Concert Review: Gojira at Peabody's, 5/4


Four days into their first North American headlining tour, Gojira — one of the oldest, most stable French eco-prog-death metal bands (yes, there's more than one) — blew the mortar out of the bricks at Peabody's last night.

Supporting The Way of All Flesh, the Duplantier brothers (singer and guitarist Joe and drummer Mario), along with guitarist Christian Andreu and bassist Jean-Michel Labadie, made good on their claim of being “King of the Heap."

Every song out-progged the next: “The Way of All Flesh,” “The Art of Dying,” “Oroborus.” Each time-signature change stopped the almost-mandatory head-banging until all the audience could do was stand in awe. Joe was audibly excited to play in front of a 300-strong crowd, even calling his soundman Lars an ardent Tribe fan.

The pit was kinda weak, but the action onstage more than made up for it. Proving they're no studio band, Gojira expertly reproduced the energy and angst of older classics “Love” and “Backbone.” Mario, with legs like super-charged Chevy LS9 pistons, beat out a rhythm that could cure (or kill) anyone with a heart murmur. He silenced the audience with a pair of stand-alone drum solos.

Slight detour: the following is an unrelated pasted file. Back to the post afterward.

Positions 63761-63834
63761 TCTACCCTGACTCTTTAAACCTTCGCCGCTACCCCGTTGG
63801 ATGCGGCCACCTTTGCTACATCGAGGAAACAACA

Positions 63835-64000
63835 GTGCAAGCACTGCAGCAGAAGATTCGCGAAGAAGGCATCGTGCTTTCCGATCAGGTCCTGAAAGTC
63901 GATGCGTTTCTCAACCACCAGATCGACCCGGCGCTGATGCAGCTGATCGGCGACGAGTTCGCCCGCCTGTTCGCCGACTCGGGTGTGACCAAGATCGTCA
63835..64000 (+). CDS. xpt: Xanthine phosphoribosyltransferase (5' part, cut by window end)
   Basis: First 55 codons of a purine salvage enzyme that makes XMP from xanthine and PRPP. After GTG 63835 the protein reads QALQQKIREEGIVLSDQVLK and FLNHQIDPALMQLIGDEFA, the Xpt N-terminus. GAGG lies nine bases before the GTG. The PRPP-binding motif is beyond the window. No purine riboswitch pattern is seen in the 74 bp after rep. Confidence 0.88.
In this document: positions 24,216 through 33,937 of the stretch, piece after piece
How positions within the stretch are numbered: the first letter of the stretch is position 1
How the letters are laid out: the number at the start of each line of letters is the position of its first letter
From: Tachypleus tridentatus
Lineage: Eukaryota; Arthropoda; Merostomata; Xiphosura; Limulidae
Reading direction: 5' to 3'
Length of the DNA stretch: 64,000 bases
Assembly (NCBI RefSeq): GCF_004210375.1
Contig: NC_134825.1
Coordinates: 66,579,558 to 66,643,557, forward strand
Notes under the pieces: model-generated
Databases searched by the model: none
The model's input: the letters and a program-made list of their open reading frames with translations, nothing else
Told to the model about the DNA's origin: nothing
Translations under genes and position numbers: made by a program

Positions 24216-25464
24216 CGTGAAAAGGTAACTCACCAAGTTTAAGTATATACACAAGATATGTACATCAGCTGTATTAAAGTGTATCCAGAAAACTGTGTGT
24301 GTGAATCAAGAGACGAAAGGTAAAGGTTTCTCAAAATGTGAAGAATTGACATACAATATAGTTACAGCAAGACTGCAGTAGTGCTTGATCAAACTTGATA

True to their ecological roots, Gojira blasted into “Flying Whales” and “Toxic Garbage Island” near the end of their set. An encore of "Vacuity" capped off a night of metal packed into a tight 85-minute show.

The Chariot opened, trying to retain some cred as a Christian metal band, but frontman Josh Scogin didn’t have the pipes to excite the crowd. Recently reformed with members from the Rein and I Hate Sally, the quintet hasn't quite gelled, and their message, whatever it is, was lost last night.

Car Bomb, with their mix of prog-metal and mathcore, washed away any bad taste left by Scogin and crew. —Gerard Nielsen

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